-Consider the mechanics of playing ukulele and strive for a solid technique (this is difficult due to the paucity of classical ukulele instruction) that enables me to more readily control the sounds I make. I am making some progress in this area by adapting classical and flamenco guitar technique, but the ukulele is not a guitar, and my progress has been limited by the paucity of dynastic ukulele instruction.

That's not everything, but in summary, I suppose I have adapted the more structural elements of the Suzuki method to ukulele.

Ukettante, thank you for posting this thread. While writing my reply, I reflected upon the ukulele's status as an approachable instrument and wrote an essay that I'll post another day in a thread of my own. Had I not read your post, I almost certainly would not have stepped back and considered how my childhood instruction has influenced my approach to learning ukulele.

01-06-2016, 01:11 PM
I watch an interview with Sarah Maesel on line. She didn't say she learned with the Suzuki method in her early years, but what she descrbed sure sounded like it. It worked for her!!!

01-06-2016, 01:12 PM
Wow, bacchettadavid, that's a really in-depth analysis. Thank you for putting all that to words. While I was the "involved parent" in our sons' Suzuki years (piano and violin, but I don't think either completed Book 3), I wasn't aware of all that learning going on at their lessons (again, Book 3 limits may have been the reason).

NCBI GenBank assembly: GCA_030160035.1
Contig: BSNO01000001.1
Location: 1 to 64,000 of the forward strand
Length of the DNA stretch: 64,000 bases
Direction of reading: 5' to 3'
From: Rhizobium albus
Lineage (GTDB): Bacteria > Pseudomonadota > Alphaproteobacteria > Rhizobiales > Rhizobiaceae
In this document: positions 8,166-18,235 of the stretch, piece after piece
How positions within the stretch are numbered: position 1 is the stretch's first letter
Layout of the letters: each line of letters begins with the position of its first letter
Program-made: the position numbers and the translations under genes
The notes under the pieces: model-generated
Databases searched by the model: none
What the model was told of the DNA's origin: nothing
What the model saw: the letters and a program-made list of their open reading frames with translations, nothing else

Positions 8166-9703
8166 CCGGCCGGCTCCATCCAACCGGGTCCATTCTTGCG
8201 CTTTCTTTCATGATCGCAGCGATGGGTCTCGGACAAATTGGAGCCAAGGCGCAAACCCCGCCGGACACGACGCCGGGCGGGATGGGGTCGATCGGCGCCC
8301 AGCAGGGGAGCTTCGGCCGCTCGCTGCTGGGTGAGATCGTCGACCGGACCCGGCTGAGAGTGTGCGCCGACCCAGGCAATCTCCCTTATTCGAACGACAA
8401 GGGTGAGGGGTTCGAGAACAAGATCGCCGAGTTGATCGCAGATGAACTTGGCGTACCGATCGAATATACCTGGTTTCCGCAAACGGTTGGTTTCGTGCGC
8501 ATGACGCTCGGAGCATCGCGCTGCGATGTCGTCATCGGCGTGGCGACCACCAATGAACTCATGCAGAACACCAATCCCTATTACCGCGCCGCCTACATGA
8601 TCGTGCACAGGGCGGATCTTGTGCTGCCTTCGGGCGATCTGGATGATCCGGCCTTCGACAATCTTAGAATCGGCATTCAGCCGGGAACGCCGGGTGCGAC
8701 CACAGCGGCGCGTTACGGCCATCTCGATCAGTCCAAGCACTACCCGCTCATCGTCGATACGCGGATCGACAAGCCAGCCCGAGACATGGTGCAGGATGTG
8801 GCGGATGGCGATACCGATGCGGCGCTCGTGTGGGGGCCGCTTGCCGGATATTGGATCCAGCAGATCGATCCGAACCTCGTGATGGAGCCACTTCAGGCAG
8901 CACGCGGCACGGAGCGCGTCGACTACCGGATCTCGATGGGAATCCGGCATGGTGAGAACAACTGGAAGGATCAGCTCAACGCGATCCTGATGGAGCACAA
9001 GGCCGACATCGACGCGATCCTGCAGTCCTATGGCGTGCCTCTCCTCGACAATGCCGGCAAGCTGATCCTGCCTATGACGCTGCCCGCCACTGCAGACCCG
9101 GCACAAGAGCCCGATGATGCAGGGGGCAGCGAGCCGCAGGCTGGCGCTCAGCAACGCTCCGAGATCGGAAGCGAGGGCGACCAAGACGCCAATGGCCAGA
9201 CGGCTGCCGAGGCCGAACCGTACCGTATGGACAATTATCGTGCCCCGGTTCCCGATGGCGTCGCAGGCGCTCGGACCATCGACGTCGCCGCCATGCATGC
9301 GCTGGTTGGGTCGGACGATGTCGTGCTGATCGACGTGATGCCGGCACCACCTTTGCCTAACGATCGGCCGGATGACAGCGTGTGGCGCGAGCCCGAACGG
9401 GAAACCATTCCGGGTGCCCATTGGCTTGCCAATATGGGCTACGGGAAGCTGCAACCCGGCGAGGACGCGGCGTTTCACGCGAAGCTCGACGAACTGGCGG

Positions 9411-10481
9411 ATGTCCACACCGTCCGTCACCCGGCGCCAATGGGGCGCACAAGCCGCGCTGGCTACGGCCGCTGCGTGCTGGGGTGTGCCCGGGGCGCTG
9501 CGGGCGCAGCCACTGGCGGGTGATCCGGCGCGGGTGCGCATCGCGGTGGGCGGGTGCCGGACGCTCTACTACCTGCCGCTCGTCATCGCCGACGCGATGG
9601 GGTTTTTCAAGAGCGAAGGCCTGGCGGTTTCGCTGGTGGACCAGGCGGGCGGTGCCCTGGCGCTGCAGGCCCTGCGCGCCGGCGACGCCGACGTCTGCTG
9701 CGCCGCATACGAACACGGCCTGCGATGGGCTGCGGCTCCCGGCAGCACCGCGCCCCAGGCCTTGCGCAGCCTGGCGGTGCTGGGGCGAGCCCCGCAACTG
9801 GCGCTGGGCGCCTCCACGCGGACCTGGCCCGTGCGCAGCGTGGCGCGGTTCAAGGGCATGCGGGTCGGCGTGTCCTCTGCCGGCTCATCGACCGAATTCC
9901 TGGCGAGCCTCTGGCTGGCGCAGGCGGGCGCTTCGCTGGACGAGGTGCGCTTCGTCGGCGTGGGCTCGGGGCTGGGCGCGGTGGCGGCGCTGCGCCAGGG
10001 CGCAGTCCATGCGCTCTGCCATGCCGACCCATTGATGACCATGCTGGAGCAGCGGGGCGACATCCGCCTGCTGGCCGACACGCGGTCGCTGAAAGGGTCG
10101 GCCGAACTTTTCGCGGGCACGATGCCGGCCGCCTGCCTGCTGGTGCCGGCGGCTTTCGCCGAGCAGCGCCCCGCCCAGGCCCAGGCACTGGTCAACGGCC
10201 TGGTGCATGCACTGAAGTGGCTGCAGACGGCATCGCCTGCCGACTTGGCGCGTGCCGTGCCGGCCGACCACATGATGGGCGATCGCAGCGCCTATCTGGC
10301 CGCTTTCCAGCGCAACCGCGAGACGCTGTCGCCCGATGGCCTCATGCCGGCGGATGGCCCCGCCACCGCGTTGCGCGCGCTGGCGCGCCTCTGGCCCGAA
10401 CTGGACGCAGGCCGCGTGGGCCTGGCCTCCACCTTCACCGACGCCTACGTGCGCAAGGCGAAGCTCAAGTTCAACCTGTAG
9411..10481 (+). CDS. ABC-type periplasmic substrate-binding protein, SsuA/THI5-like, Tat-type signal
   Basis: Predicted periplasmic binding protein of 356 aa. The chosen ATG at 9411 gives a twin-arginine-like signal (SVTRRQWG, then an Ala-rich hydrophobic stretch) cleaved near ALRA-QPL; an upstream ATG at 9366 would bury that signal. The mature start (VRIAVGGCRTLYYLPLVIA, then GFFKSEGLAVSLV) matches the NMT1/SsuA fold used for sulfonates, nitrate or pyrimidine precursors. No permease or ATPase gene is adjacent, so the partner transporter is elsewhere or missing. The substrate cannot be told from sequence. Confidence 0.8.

As I read your comments, they help me re-commit to some tried-and-true elements which I've let slack (as in listening daily to the pieces I'm learning) and some I've never tried (the sound decay and focusing on elements of sounds). Thank you for triggering some thought in my own examination of my playing.

01-06-2016, 05:43 PM
OP here.

Thank you so much, bacchettadavid, for the very thoughtful post. Very insightful, very valuable. And I very much look forward to your eassy. Do post it once it's done!

Now I gotta think about how to integrate your approach into my own routine . . . Oh, and try some Lyle Ritz music.

01-06-2016, 06:02 PM
Bill, your perspective is refreshing. I'm not used to taking such a casual approach to musical study, but I think there's value in it (especially in music as a communal phenomenon). I think am simply more accustomed to an approach that depends upon methods that go into the mechanics of playing (for the ukulele, this would include right hand knuckle placement, picking angle, the various steps in the process of a pick and how the string is manipulated at each stage, etc.) and have been frustrated by the absence of such methods in ukulele study. I definitely think I will try to add some more playful and less disciplined elements to my daily practice in the spirit of the instrument. Seriously, thanks. This might be what I need to get past an emotional roadblock I've been stumbling over lately in my approach to daily practice.